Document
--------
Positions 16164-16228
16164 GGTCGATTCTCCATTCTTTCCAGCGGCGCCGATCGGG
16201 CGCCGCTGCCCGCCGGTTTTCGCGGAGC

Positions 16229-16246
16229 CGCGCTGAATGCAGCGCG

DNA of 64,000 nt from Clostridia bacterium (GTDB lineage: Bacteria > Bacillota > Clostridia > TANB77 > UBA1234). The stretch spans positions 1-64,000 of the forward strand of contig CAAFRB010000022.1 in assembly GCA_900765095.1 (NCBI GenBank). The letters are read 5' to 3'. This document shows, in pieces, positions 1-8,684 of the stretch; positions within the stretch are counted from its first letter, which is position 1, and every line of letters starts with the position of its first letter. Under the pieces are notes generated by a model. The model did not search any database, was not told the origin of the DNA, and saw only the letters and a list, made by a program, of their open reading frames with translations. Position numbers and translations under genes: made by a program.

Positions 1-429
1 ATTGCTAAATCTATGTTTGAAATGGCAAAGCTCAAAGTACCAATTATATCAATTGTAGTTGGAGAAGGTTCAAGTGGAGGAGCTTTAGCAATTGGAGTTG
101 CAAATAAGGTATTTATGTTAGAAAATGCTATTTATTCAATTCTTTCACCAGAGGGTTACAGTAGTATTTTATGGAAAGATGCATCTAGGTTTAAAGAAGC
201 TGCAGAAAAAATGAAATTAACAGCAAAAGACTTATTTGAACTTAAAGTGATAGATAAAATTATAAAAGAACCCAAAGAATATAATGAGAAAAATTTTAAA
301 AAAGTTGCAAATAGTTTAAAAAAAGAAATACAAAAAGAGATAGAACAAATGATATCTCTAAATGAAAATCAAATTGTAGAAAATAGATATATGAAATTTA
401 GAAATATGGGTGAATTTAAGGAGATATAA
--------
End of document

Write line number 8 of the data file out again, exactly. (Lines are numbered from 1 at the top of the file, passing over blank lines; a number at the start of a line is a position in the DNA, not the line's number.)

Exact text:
1 ATTGCTAAATCTATGTTTGAAATGGCAAAGCTCAAAGTACCAATTATATCAATTGTAGTTGGAGAAGGTTCAAGTGGAGGAGCTTTAGCAATTGGAGTTG